How’s this for a contractual term – You must carry in your wallet a laminated picture of Fred and George Weasley – (the wizard twins from the Harry Potter books if you’re not a J K Rowling fan). Not a clause you often see in a contract but Ed Sheeran decided it should be in included in his agreement with his agent.

Sadly, employment contracts aren’t such a good read as Harry Potter and the Deathly Hallows, but they are fundamental to the employment relationship.  It’s where you set out details of salary, job title, place of work, probationary periods, etc.  Without a written contract there could be all sorts of confusion about when an employee is expected to work, what happens if they are sick and how much holiday they can take.

And if your employees have access to confidential information and trade secrets you can include restrictive covenants and confidentiality clauses to prevent them using this information for the benefit of your competitors.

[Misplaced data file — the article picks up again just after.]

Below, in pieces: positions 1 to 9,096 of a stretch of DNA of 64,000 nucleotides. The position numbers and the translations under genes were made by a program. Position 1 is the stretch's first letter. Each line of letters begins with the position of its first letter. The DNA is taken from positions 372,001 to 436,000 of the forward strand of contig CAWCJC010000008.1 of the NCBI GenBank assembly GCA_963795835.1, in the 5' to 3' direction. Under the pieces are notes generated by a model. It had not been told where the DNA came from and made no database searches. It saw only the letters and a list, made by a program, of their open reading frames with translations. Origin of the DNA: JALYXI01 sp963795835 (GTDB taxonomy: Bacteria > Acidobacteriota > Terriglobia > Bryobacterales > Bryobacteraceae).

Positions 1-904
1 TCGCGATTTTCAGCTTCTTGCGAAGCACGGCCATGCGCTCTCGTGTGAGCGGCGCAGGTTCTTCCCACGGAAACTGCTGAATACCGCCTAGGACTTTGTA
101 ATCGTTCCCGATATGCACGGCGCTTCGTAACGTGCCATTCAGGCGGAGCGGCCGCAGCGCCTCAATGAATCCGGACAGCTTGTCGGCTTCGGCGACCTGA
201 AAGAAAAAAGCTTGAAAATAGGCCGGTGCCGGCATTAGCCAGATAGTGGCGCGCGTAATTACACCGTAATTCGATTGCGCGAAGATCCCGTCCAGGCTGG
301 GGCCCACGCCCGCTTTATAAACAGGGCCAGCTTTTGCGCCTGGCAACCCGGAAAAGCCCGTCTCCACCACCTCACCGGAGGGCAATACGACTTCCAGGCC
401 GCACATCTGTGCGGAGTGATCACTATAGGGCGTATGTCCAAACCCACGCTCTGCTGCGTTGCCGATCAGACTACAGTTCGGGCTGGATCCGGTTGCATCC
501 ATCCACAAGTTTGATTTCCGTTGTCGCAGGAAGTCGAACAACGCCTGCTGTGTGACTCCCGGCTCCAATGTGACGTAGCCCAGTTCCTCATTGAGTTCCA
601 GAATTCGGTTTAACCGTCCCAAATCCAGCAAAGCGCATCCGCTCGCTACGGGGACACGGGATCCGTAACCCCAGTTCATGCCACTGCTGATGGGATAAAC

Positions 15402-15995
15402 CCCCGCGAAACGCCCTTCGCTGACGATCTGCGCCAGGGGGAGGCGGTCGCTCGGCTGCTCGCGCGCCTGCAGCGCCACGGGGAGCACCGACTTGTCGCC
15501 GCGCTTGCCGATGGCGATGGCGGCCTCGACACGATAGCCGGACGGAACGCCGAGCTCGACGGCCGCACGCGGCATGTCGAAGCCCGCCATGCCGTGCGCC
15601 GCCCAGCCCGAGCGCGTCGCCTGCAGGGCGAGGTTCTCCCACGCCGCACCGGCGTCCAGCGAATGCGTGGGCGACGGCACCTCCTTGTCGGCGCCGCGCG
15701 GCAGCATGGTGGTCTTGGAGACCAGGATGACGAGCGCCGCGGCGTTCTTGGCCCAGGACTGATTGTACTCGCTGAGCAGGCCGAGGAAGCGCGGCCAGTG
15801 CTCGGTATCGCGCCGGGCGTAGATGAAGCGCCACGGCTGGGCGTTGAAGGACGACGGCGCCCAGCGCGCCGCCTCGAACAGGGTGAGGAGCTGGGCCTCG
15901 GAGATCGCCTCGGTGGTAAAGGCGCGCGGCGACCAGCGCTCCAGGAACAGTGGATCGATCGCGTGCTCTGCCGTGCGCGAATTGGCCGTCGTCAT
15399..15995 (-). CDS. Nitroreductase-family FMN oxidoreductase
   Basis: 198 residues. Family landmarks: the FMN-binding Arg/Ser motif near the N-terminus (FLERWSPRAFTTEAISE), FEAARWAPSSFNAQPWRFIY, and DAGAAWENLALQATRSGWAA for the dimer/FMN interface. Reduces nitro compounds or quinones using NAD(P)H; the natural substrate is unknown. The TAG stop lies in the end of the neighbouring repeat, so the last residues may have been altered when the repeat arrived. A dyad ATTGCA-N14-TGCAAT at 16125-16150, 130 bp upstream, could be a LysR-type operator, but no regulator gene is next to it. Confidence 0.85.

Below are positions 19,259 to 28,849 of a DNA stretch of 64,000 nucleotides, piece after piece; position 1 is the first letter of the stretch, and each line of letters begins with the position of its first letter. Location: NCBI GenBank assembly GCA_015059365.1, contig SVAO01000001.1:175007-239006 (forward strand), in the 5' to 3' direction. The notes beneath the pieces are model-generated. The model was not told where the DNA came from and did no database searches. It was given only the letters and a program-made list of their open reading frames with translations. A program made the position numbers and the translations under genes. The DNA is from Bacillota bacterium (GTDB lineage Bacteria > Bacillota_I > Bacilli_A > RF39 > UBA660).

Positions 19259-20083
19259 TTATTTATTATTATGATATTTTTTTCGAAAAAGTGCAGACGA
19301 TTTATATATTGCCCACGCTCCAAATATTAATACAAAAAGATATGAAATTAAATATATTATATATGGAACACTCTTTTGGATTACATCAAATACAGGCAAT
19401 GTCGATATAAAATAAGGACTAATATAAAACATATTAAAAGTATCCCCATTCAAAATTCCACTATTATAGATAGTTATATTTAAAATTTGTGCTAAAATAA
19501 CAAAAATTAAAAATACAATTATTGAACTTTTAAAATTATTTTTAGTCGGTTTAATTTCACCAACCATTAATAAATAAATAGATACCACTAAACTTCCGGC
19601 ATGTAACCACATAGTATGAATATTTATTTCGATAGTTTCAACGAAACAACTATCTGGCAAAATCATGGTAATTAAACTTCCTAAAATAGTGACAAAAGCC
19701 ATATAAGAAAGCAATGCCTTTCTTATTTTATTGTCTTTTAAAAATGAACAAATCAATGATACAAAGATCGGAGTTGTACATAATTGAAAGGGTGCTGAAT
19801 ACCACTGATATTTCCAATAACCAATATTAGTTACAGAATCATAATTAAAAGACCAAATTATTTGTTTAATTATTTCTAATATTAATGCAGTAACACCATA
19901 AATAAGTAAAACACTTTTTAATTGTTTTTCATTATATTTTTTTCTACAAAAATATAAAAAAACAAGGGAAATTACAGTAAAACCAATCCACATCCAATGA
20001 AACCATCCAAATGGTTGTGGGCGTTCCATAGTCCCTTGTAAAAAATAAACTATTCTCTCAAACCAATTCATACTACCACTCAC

Currently, employees have to be provided with a statement of their terms and conditions of employment within two months of them starting work, so you have time to sort this out.  However, from 6 April 2020 the terms will have to be provided on or before the first day of employment, ie it will become a "day 1 right". What’s more, the right to receive a written statement of particulars will be extended to workers, as well as employees.

So now is the time to start looking at your contracts, checking whether they need updating and ensuring you have an up to date version ready to hand to new employees next year. My daughter won’t agree with this, but contracts of employment really are more important than Harry Potter!